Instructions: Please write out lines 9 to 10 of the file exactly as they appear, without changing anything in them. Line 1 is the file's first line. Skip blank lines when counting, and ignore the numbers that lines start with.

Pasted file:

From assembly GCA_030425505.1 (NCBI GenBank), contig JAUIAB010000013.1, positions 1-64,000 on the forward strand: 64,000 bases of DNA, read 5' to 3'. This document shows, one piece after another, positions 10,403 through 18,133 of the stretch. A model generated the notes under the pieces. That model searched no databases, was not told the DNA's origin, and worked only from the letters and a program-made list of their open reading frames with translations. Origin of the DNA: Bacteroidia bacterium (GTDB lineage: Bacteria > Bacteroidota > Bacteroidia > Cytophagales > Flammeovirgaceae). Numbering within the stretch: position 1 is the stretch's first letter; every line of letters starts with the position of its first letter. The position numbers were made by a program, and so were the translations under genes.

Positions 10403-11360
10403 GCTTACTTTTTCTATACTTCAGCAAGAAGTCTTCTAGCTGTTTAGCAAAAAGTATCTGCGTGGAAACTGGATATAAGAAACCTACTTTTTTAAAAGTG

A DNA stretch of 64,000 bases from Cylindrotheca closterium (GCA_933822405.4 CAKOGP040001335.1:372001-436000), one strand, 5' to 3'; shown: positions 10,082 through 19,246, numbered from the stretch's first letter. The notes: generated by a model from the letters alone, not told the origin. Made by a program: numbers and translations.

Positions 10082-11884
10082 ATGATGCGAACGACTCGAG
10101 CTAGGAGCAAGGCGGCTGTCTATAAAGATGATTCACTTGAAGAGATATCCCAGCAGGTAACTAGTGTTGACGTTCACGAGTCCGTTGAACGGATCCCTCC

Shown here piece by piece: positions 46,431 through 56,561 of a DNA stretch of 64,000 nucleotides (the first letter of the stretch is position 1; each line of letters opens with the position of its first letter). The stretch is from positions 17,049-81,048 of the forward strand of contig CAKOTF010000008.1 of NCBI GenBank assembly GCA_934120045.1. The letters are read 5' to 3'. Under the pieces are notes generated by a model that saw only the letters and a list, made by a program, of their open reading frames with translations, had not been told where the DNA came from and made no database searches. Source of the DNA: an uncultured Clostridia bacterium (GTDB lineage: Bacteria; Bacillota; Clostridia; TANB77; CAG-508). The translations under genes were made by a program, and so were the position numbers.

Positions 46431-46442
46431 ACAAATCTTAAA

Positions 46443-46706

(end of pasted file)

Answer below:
Positions 46431-46442
46431 ACAAATCTTAAA